An independent commission looking into whether or not Hull should extend its boundary has begun its research.
Hull City Council wants to extend its boundary to include places like Hedon, Willerby and Cottingham in East Yorkshire.
The research panel will assess the economic impact of such changes. A referendum on the issue is also taking place in the East Riding.
Opponents of the scheme have launched a campaign against the plans.
The commission is made up of 10 appointees from the public and private sector across both Hull and the East Riding of Yorkshire.
A question and answer document produced by Hull City Council is designed to address concerns among residents and businesses.
In it, the authority said it was "building on the [employment] momentum generated by Siemens in the city, the port's City of Culture status and other achievements".
The change, it said, would "boost investment, create jobs and secure adequate funding for local services".
The Hands Off The East Riding campaign claims the East Riding would lose facilities if the change goes ahead.
The Mayor of Hedon, Conservative councillor John Dennis, said residents in East Yorkshire would lose their identity if they became part of Hull.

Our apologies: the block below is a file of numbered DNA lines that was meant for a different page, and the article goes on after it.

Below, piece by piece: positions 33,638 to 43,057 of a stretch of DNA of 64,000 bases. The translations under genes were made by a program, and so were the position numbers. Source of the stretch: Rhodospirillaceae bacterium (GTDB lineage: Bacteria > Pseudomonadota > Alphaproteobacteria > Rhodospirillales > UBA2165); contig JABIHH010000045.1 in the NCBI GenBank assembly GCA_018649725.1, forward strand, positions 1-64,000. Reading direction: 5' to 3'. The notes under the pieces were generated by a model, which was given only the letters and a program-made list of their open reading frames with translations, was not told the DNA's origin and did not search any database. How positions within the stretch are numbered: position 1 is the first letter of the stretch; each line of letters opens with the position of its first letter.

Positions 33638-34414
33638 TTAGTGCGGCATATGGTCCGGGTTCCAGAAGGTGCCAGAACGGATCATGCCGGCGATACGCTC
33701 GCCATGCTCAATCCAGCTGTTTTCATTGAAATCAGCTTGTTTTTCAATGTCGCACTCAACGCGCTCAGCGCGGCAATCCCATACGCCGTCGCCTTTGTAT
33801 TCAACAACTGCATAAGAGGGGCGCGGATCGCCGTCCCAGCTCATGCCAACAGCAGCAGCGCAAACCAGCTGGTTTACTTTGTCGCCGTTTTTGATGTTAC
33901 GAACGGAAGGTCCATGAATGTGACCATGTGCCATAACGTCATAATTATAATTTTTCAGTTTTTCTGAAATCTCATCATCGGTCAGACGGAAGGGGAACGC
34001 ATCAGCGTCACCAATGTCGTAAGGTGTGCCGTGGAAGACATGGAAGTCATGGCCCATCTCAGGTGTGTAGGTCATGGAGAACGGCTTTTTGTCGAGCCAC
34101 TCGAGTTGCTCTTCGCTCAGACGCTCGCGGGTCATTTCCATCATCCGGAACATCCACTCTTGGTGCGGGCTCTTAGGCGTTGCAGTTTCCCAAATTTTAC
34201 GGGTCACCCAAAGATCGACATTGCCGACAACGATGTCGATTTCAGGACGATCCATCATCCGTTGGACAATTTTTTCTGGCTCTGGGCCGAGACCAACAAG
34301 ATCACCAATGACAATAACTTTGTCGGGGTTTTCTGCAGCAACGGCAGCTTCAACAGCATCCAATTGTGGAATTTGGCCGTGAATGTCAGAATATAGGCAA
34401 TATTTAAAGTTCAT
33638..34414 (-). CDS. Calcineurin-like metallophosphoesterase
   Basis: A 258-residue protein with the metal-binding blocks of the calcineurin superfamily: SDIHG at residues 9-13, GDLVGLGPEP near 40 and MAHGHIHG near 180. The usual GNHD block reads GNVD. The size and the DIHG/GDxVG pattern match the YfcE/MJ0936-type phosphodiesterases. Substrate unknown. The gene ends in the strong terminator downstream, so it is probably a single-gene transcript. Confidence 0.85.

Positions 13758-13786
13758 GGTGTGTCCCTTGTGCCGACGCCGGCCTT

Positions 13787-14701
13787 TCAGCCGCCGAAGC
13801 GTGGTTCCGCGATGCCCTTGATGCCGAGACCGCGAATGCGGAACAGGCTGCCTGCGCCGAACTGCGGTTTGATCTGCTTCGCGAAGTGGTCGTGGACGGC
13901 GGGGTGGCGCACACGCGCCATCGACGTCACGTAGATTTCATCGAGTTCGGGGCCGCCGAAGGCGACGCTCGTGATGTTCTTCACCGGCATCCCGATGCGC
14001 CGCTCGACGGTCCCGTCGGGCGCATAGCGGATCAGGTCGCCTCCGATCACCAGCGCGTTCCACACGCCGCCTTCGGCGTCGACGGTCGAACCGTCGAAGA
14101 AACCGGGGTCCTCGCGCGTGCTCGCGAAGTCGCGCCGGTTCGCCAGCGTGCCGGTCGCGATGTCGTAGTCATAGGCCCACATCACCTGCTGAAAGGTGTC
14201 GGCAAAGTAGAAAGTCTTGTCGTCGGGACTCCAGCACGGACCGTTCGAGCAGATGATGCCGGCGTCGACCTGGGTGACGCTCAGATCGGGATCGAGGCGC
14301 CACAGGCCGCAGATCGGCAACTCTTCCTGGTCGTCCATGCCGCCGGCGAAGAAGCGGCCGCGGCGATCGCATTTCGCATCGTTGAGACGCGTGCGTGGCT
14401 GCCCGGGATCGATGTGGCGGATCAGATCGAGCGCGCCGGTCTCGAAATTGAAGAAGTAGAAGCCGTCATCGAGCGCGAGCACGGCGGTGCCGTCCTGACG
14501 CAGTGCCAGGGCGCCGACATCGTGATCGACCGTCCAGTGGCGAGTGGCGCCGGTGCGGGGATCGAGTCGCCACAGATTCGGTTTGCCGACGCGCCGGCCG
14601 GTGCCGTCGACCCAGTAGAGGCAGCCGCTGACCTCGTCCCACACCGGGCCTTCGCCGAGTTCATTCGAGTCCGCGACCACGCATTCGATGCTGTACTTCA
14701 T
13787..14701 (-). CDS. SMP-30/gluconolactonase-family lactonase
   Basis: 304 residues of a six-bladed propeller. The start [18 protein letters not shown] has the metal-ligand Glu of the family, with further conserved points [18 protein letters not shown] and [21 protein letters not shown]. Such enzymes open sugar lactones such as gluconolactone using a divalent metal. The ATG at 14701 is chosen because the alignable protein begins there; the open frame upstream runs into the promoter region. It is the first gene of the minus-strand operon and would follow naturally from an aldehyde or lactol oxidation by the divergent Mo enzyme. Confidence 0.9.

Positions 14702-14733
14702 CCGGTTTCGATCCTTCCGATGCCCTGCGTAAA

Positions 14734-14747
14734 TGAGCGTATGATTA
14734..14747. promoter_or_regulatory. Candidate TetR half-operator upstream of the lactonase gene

He said: "If we don't get the majority of the people in the East Riding engaging in the campaign and actually joining in with the referendum then Hull City Council will regard that as a lack of interest."
Labour-run Hull City Council's commission is to look at four options:
- merging the two existing authorities
- combining some council functions
- extending the city boundary to bordering built-up areas
- extending the boundary into travel-to-work areas as well as bordering built-up areas
Stephen Brady, Labour leader of Hull City Council, claimed that combining together would give the area a stronger voice nationally.
"We don't have the influence and power that cities like Newcastle, Sheffield, Manchester and Leeds have got."
Mr Dennis said the East Riding referendum was not binding, but the result would be forwarded on to the Boundaries Commission who may be called on to make a decision on any change.